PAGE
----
This year is shaping up to be a busy year for Northeast Ohio cities and towns trying to revitalize themselves. At least two dozen municipalities have turnaround plans in place, including Akron and Canton, which are spending more than $100 million between them to reinvent their downtowns.
In downtown Akron, there are still empty buildings and relatively few pedestrians. The latest revitalization thinking—the inspiration for Akron’s new plan—says the city’s heart is supposed to be a place of action with people “who work, shop, play and make homes there.”
Akron planning director Jason Segedy says not to worry: it will take some time to build-out a new downtown. He says when this one is built – focused on city living – people will come.
“Back in the ‘50s, retail was kind of the main use downtown, then that suburbanized,” Segedy says. “And then office became the main use. That’s largely suburbanized. But I think people are social creatures. And I think they always crave a sense of place in a central hub. And, particularly relevant to this conversation, a hub to live in.”
Still, within sight of the new projects like the Bowery rehab and Main Street upgrade are past projects, like Locks 3 and 4 and Quaker Square. Impressive to this day, they nonetheless didn’t tap that “central hub” yearning and prompt a downtown turnaround.
“Not yet,” Segedy says.
He says the development process is actually a very long-term thing.
“I think those things were really important going back even 20 years to kind of creating energy downtown,” he says. “And that’s almost like having a lot of bricks and now we need to put the mortar between the brinks. And the mortar really is residents, and having people living downtown.”
Della Rucker, co-founder of the Cincinnati-based city planning consultancy ECONOGY, agrees. She says making downtown a productive, growing community can take decades, and does require the right physical elements.
She also cautions it’s crucial that housing, work and entertainment foster diversity and inclusiveness. A downtown becomes a dynamic central neighborhood, she says, through people coming together in a freewheeling exchange of ideas and ambitions.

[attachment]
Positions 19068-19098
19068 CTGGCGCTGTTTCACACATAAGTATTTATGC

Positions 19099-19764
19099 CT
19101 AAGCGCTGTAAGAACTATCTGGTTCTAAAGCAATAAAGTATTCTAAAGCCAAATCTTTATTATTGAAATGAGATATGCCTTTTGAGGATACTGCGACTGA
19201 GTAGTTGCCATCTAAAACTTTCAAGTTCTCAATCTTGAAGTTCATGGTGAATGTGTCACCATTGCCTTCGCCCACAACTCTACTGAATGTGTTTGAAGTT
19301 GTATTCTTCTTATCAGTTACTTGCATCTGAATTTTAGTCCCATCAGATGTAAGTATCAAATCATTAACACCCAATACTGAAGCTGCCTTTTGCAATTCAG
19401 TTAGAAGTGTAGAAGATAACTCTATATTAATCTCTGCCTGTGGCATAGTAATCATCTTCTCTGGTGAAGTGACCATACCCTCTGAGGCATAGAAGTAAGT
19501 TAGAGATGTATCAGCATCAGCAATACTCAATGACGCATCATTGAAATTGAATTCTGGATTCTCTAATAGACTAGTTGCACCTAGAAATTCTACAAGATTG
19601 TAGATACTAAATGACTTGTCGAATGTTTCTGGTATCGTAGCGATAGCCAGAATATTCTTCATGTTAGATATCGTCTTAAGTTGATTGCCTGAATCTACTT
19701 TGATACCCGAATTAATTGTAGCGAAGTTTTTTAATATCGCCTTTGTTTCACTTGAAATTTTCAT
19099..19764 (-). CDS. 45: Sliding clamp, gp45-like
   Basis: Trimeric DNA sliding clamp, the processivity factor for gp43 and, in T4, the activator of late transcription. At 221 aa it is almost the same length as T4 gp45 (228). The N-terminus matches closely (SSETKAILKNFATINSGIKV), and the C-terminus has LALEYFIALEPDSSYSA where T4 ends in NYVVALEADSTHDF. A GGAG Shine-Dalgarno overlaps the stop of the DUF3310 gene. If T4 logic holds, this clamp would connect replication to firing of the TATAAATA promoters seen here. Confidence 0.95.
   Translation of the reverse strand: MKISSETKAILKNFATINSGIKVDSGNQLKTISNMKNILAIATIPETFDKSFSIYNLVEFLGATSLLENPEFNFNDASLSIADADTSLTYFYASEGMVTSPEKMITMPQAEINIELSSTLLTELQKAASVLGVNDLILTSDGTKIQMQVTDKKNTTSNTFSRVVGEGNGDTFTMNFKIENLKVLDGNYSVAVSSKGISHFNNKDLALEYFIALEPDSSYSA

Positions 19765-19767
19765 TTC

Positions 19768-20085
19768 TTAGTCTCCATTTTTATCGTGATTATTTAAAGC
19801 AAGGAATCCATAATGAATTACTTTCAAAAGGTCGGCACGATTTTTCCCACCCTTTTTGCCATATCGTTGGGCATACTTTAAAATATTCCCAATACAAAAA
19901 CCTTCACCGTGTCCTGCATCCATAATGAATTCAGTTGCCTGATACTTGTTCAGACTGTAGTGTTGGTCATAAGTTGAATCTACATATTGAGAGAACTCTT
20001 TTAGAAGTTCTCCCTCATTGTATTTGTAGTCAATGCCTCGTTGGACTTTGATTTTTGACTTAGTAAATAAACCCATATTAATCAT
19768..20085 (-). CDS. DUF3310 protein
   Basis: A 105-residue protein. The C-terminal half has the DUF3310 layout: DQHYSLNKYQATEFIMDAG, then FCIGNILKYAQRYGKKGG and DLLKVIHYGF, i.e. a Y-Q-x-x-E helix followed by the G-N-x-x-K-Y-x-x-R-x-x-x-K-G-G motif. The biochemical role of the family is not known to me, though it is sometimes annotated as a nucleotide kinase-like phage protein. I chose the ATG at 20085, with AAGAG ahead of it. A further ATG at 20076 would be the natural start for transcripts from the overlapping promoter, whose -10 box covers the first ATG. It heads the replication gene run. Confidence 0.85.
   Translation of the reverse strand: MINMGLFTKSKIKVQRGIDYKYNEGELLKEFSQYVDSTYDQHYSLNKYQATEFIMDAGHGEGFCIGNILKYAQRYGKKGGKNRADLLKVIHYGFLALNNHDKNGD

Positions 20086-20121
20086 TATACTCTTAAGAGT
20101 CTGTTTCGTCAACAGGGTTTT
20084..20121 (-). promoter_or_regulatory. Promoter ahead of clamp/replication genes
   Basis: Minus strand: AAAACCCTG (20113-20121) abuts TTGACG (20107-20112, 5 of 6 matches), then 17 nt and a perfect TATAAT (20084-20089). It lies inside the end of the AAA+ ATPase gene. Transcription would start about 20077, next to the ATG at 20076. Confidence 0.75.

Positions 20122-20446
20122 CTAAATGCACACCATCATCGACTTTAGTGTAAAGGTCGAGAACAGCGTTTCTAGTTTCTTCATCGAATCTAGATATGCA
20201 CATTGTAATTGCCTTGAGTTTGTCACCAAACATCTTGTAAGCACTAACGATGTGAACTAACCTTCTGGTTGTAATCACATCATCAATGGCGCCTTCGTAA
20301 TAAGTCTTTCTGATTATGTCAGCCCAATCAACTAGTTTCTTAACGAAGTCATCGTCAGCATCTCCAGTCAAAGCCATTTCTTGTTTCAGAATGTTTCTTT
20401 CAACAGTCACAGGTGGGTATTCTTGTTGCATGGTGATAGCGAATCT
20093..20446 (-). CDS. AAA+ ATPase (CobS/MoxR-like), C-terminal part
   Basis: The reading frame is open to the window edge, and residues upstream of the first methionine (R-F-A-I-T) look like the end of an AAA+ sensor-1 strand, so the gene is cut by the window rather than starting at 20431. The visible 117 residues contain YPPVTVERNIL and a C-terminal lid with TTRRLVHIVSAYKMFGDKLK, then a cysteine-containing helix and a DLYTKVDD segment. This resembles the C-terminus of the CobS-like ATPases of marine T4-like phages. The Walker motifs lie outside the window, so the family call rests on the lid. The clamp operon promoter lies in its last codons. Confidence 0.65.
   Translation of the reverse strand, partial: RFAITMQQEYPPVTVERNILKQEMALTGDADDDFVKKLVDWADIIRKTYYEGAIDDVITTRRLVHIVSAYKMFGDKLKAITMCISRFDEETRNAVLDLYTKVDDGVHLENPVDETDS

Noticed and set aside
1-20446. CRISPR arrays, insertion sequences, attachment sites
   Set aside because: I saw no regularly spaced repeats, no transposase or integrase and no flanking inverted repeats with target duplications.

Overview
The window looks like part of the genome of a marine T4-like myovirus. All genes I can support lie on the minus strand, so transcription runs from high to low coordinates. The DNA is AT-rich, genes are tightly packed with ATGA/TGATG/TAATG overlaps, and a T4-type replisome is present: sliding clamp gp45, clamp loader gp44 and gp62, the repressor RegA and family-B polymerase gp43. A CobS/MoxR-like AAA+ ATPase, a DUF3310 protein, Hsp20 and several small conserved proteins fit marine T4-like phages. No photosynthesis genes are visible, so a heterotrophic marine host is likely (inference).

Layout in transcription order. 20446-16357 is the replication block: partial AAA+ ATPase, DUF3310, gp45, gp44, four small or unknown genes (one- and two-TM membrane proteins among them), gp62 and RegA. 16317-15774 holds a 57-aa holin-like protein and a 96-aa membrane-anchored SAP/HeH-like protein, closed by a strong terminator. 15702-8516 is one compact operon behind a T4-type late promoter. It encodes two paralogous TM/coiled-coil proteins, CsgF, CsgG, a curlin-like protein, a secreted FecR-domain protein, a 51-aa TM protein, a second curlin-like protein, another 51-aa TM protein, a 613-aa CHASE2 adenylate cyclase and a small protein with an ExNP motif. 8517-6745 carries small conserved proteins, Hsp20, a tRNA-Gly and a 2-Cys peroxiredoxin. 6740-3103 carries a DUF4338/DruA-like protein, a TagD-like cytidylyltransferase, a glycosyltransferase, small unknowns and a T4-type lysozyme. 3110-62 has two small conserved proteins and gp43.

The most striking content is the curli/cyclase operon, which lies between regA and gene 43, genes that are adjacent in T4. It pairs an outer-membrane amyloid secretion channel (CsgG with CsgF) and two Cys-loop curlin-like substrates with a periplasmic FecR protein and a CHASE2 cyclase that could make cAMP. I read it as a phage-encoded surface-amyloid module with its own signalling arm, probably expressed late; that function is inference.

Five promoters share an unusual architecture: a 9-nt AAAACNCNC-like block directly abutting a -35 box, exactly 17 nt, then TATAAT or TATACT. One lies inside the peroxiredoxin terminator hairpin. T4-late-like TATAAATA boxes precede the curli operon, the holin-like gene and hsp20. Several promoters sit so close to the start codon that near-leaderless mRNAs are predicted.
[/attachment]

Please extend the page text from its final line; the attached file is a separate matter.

“Then the question becomes, ‘How do we work with human behavior? How do we work with people and communities of people to intentionally foster downtowns as places where people are really coming into their potential together?’” she says.
Developing diversity is on the minds of some residents of the new downtowns, too. A year ago, Janelle and Ralph Lee moved into Bliss Tower Lofts, a signature office-building conversion beside the historic Onesto Hotel – also remade into a premium apartment high rise as part of Canton’s emerging urban-lifestyle downtown.
“It’s totally renovated and a luxury lifestyle,” Janelle said.
“It’s the start of the renaissance when you talk about the Onesto, the Bliss being apartments," Ralph said. "I think the next step is to figure out how to put two- or three-story housing downtown because some people just want a house. I think that’s the next step for the downtown resurgence is to figure out where you can do some developments like that.”
Since they got to Canton, Janelle, who is an economic development specialist by profession, has been working with the nonprofit Strengthen Stark Project. She says she is seeing diversity develop in their area.
“People are actually moving downtown and you have a range of folks,” Janelle says. “You have millennials. You have folks like us, you know, empty-nesters who now want to do some urban living. You have some families with kids and with pets. And so, it’s a diversity of people. And that’s what makes a downtown.”
More Costs Ahead
In both Akron and Canton, the ideas of creating a live-in downtown have been in the works for some time. As major elements of the cities’ respective plans come together, some questions from the beginning linger: What’s all this going to cost? And when will it actually be done?
Beth Butler has been in Canton since she joined the faculty of Kent State Stark some 15 years ago. For the last five, she’s had an apartment in a converted professional building with tall windows overlooking Canton’s developing Art District.
“We’re pretty close to there,” Butler says. “And I think that Canton has done it right in that a lot of cities, when they do their downtown revitalization, it’s all restaurants and bars. It’s all an entertainment district. But we have a lot of variety here.”
Canton’s major downtown housing renovations to date have cost about $60 million. The latest downtown rebuilding in Akron includes an estimated $40 million to develop the Bowery block, and $31 million for Main Street improvements.
In both cities most of the funding for the revitalizations has come from private investment, philanthropy, or state and federal grants.